<i>Welcome to world of 'lifeloggers'</i>
Some days in life will always be remembered, whether it's your wedding day, the birth of a child or a perfect holiday.
Other days - a family row, a stressful time at work or last-minute Christmas shopping - are probably best forgotten.
But for a growing band of 'lifeloggers', every single day is recorded in minute detail and stored for future reference.
Fans say lifelogging allows them to create a perfect digital archive, which can be accessed at any time, whether it's to recall a favourite moment in exact detail or simply check where they left their car keys.
But critics argue it is a self-inflicted form of the Big Brother dystopia predicted by George Orwell's novel 1984, in which every word and movement could be seen and scrutinised.
Lifeloggers seek to capture daily details, either through pictures and video stored on the internet or by recording the patterns of their mood, sleep, exercise or diet.
So far, only a handful of users have broadcast their lives on the internet for others to see, but the popularity of blogging sites like Twitter suggests that others will not hesitate as the technology becomes more available.
Privacy campaigners warn that users risk revealing too much information about themselves, leaving them vulnerable to identity theft and blackmail.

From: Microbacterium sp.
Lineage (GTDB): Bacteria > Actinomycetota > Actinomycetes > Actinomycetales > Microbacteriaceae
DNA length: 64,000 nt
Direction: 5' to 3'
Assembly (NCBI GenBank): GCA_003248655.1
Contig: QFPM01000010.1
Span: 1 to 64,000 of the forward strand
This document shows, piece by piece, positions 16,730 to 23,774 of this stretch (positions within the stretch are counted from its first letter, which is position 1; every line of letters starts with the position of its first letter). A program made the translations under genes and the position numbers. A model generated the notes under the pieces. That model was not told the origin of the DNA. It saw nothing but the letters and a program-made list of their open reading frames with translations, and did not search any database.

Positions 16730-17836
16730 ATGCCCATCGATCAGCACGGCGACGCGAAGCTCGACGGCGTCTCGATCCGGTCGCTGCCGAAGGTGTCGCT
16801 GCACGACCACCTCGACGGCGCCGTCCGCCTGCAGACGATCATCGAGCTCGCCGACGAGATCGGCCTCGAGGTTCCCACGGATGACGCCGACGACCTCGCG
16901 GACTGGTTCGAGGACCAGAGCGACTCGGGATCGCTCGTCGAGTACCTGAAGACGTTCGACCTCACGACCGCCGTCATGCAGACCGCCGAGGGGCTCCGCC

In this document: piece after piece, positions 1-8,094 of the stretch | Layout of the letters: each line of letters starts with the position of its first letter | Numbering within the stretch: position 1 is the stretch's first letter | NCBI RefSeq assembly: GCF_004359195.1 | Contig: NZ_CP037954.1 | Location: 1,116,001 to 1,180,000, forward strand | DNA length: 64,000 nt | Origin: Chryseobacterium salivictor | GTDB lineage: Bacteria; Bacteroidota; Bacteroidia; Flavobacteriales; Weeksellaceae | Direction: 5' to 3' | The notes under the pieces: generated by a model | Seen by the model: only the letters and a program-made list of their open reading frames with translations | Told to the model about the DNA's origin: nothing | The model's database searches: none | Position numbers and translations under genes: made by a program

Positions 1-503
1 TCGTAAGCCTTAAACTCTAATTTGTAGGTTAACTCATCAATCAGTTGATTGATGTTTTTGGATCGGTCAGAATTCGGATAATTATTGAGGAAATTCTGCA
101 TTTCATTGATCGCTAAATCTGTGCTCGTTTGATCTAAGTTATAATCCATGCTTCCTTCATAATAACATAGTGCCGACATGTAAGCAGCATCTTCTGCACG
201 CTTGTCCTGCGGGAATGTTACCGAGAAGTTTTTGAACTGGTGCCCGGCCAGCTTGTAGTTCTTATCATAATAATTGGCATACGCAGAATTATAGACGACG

And they raise questions about the privacy rights of the thousands of friends, colleagues and strangers who would inevitably feature in users' lifelogs, with or without their knowledge.
Until now, the technology used by lifeloggers has typically involved the user wearing a digital camera to take time-lapse photographs or record continuous video.
The devices have been too big to be worn covertly, meaning those around the lifeloggers have usually been aware they have been caught on camera.
But the newer devices include the Pivothead Durango, a camcorder concealed in a pair of sunglasses, capable of taking high-definition images and recording CD quality sound, and even equipped with face-tracking technology.
Next year will see the launch of Memoto, a Â£173 camera the size of a postage stamp, which can be clipped onto clothes and will automatically take a photograph every 30 seconds.
The images will be uploaded to the internet every time the camera is charged and automatically GPS-tagged and dated to show when and where they were taken, allowing them to be easily searched and shared.
Memoto's Swedish makers said it aimed 'to give you pictures of every single moment of your life, complete with information on when you took and where you were.
'This means that you can revisit any moment of your past.' Juniper Research, a British market research firm, forecasts that consumers will spend nearly Â£1billion on such gadgets by 2014.
Britain already has 1.85million CCTV cameras and the average person in London is caught on camera some 300 times a day because of the capital's concentration of surveillance cameras.
Google provoked fury last year when it sent cars armed with cameras around the country, capturing photographs of streets and houses for its Street View mapping service.
Stephen Bowen, director of the British Institute of Human Rights, said: 'This kind of technology transforms our notion of privacy and offers untold opportunities to monitor our every move in real time.
Civil rights campaigners have voiced concerns over the advance of technology into our everyday lives.